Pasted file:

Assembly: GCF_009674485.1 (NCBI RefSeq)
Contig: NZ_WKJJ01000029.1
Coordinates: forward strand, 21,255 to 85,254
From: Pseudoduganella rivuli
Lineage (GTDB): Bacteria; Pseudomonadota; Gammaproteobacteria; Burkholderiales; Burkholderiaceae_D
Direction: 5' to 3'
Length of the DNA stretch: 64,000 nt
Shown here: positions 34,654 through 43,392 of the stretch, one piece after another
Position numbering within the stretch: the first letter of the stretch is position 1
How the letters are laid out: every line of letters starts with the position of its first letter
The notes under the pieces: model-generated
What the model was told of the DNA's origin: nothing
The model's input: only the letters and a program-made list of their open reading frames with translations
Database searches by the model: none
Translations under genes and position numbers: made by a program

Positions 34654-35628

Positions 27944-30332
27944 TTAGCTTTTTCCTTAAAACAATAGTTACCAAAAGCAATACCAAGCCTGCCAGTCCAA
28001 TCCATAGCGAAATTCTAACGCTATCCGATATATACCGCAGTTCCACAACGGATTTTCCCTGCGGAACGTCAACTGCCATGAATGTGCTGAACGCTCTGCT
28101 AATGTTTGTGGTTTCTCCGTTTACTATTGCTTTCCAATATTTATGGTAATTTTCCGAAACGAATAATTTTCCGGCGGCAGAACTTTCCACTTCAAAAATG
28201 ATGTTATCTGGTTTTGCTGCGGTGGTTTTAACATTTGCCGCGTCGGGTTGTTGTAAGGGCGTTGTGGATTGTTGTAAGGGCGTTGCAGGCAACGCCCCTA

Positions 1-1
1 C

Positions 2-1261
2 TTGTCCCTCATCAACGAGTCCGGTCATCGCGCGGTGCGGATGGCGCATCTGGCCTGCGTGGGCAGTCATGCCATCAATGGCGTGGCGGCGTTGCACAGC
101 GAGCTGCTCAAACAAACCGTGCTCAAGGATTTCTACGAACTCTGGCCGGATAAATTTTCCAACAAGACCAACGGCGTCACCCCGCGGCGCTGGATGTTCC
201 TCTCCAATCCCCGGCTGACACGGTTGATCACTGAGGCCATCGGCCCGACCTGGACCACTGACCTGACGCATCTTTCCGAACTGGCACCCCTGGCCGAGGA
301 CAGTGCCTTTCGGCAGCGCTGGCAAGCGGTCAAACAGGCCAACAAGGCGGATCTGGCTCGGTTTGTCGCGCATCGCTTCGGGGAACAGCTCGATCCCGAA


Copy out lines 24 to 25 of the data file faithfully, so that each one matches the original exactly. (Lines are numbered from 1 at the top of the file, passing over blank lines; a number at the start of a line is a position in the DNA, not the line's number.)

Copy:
Positions 2-1261
2 TTGTCCCTCATCAACGAGTCCGGTCATCGCGCGGTGCGGATGGCGCATCTGGCCTGCGTGGGCAGTCATGCCATCAATGGCGTGGCGGCGTTGCACAGC